Even though there have been times in Quakerism when inner and outer have been rent apart, the experience of early Friends and of much of Quaker history down to the present has been to affirm and depend upon the existence of an intimate and inextricable relation between them: most evidently in the gathered meeting, but throughout our lives, we move from the outward to the inward and back again, and thus the inward emerges into outward forms which are sustained by a continual openness to the inward source from which they come.

Feeling the Life–Beyond Dualism: Philosophical Innovations in Homespun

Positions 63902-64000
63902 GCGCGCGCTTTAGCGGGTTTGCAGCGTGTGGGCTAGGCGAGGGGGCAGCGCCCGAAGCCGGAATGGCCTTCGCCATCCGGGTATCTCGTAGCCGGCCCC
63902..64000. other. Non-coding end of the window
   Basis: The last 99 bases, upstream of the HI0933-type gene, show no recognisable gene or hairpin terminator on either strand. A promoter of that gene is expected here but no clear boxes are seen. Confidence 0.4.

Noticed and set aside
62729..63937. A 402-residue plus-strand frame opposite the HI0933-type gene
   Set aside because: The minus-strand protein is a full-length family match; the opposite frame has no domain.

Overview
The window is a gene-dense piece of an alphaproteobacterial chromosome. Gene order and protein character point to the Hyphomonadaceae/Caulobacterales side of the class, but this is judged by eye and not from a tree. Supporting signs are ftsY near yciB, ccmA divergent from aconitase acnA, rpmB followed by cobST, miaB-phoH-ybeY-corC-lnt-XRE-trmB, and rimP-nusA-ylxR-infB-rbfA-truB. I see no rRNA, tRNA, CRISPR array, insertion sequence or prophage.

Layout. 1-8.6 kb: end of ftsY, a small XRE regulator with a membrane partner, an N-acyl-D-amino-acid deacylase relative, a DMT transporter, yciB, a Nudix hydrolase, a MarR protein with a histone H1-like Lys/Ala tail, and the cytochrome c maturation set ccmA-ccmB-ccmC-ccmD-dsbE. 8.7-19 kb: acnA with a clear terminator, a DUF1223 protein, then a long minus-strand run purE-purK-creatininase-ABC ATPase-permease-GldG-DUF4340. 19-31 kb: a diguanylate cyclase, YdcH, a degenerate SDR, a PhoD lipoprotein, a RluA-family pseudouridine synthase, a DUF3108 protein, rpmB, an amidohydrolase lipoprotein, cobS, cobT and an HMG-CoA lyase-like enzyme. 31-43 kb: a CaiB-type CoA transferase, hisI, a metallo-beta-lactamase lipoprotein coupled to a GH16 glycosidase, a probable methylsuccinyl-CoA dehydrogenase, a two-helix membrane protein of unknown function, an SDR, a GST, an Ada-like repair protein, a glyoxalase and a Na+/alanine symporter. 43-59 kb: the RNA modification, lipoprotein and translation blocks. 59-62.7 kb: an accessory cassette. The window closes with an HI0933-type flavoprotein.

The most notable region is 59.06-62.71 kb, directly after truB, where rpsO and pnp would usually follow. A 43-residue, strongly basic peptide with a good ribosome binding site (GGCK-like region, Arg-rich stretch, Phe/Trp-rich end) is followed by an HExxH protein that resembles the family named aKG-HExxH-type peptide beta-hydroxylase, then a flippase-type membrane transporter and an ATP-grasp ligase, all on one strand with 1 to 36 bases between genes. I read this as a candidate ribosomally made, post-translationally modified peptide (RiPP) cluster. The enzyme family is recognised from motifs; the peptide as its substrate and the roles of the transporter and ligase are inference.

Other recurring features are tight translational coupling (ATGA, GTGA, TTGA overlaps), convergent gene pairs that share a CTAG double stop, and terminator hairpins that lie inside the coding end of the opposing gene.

Although Friends are not inclined to think of inward and outward as having a philosophical dimension, its epistemological and metaphysical implications are startling. In mid-seventeenth-century England the philosophical and cultural direction of modernity had not yet congealed. Many elements were in solution that could have been configured differently from the way they in fact came to be. Under the impact of Galileo and Descartes, who conceived dualistically of all reality as separated into either subject or object, feelings were to come to lose any bearing on truth, displaced by the subject’s mathematical reasoning that attended to the measurable qualities of objects. At the same time that this view was becoming the precipitate of modernity, Quakers in their simplicity were developing a method of worship, decision-making, and knowing God that depended fundamentally upon feelings.